Can't Pay the IRS - What are Your Options?
© by Greta P. Hicks, CPA
Did April 15 leave you owing the IRS money? The IRS is not a pleasant
creditor - they have lots of hammers (lien, levy, and seizure) to use on
you. Also, just because you have an agreement with one IRS employee doesn't
mean the next individual will honor that agreement. To further complicate
matters, you may be dealing with one or more departments (called divisions)
within the agency. What are your options?
- Pay all at one time. If you had that kind of money you wouldn't be
in this mess.
- Pay in installments. It may be the deal for you but again it may
not be. Interest on the outstanding debt compounds daily.
- Make them a settlement offer. It is a good deal if you can swing
it but the numbers don't work out for everyone.
- Bankruptcy. That ugly word no one wants to say but sometimes is the
only way out.
The Collection Process
After your return is filed without full payment, you will get three
letters. Then the phone calls begin. After about a year, there is a knock
at your door. In the meantime, they may have kept a subsequent year refund,
filed a lien on your real estate, and levied your bank account or your
paycheck. At this point, they have the power to seize property and close
Owing money to the IRS is like a dead animal in the forest: the longer
it lays there, the worse it smells. The earlier your attempt to resolve
the problem, the more options you have. In the later stages of the process
your options are severely limited.
Option 1: Borrow If You Can
The "failure to pay" penalty and interest are added to
all amounts unpaid after April 15. Interest compounds daily, and the amount
of tax, penalty, and interest can double after about two years. Hence,
a good reason to try to borrow money from a bank, friend, or relative.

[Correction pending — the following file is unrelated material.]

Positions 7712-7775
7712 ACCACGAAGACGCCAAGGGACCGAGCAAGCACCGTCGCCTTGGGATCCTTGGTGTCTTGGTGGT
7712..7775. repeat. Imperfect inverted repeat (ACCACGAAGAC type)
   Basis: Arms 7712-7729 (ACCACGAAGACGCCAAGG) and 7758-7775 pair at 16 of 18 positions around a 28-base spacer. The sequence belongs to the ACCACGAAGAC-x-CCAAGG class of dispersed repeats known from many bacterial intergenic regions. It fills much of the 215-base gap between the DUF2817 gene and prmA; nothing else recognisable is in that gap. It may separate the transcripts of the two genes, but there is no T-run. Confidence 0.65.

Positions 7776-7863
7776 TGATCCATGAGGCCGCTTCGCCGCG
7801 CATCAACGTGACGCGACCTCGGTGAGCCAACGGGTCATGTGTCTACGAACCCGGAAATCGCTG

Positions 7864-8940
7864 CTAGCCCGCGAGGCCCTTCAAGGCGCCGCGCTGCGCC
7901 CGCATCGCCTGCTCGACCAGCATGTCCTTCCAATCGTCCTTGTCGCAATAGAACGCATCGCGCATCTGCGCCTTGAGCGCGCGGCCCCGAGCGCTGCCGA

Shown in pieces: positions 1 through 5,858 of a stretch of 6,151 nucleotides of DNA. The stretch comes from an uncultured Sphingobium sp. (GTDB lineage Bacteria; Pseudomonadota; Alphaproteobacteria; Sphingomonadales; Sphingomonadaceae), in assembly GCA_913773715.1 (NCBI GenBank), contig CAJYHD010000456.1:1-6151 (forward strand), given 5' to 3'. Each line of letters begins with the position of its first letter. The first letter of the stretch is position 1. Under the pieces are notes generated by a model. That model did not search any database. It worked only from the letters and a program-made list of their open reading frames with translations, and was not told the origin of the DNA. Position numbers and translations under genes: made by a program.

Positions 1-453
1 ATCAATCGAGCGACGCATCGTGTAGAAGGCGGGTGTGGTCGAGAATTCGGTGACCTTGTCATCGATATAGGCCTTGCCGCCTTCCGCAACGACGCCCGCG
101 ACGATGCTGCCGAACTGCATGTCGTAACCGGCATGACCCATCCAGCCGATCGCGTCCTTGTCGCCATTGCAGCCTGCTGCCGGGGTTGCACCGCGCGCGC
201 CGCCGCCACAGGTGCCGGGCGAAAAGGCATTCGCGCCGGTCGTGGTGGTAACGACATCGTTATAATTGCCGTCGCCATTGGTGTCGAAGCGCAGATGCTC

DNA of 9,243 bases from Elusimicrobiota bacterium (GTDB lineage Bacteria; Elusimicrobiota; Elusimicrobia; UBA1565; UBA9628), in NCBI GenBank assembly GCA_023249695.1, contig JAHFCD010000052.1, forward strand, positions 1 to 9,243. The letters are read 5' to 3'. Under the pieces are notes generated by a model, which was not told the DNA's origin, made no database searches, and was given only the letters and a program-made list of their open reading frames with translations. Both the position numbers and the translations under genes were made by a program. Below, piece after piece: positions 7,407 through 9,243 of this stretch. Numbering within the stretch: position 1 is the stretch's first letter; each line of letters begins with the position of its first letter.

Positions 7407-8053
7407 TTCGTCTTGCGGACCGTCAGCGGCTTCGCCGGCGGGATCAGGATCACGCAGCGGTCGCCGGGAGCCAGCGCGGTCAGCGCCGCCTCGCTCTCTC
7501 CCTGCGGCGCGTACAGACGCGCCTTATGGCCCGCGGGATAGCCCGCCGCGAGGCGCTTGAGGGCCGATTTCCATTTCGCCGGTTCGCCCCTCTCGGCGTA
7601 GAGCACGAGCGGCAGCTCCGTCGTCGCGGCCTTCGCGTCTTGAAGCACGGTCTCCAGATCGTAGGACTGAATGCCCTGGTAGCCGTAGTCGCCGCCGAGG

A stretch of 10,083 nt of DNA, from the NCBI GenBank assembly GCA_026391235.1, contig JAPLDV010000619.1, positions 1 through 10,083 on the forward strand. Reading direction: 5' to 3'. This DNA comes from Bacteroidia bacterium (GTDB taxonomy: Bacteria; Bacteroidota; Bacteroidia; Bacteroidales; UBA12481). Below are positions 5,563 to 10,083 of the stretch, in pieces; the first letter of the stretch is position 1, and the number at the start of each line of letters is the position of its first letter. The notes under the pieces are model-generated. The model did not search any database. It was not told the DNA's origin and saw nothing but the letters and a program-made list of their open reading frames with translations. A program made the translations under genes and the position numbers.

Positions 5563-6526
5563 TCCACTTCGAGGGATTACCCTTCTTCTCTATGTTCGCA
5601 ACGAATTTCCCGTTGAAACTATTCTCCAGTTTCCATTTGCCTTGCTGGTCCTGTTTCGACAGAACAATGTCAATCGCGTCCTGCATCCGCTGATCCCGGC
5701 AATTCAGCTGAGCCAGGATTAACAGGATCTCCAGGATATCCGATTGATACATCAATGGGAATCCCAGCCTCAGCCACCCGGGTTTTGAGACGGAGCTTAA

Before the IRS will accept any kind of installment pay agreement, you may
be required to show that you have attempted to borrow the money elsewhere.
Option 2: Ask for an Installment Agreement
When you receive your first letter, you may write the IRS, tell them
your "sad story" and request that they send you a copy of Form
433-A, 433-B, or 433-F (financial information statements). Possibly you
can work out an installment agreement with the "computer."
NOTE: If you owe less than $10,000 and
are current with all other payments and filings, you can complete a Form
9465, Installment Payment Request, and set your own payment amount.
Option 3: Ask for Case Assignment to Revenue Officer
Or, you may write the IRS and request that your account be assigned
to a Revenue Officer. Sometimes, it is easier to negotiate a payout agreement
with a live person.
Option 4: Ask for Forms to be Mailed
If you ignore the letters, you will receive a phone call from ACS
(the IRS Automated Collection System). Your options are the same as "A"
and "B" above. Do not answer their questions over the phone,
as they are completing the Forms 433-A and 433-B for you. Instead, ask
that they mail you the forms for you to complete.
Option 5: IRS Installment Agreements
The Taxpayers Bill of Rights passed in November 1988 grants the IRS
authority, under certain conditions, to allow payment of taxes on an installment
basis. These conditions include:
- Proof of attempt to borrow money from a bank
- All current forms, such as 1040, 941, 949, 1040 and 1120, are filed
- All current taxes must be paid through withholding or estimated tax
- Completion of Forms 433-A, 433-B, or 433-F
Option 6: HELP from 9 - 1 - 1
Form 911 is a form to use when there is an EMERGENCY. The official
title of Form 911 is Application for Taxpayer Assistance Order. We usually
shorten it to "hardship." Should the action being taken by the
IRS create a substantial hardship, a Form 911 may be appropriate. When
an IRS employee receives a 911, they are required to take action within
days. Most always they will cease all collection activity until the problem
posed in the Form 911 has been resolved. In the mean time you and your
representative have had time to get information organized, forms completed,
and other data the IRS Collection Division has requested. Form 911 buys
time and helps get the problem solved quicker.
Option 7: Offer in Compromise
This may be just the deal for you. Form 656, Offer in Compromise,
is a procedure whereby you can offer the IRS a amount to settle your complete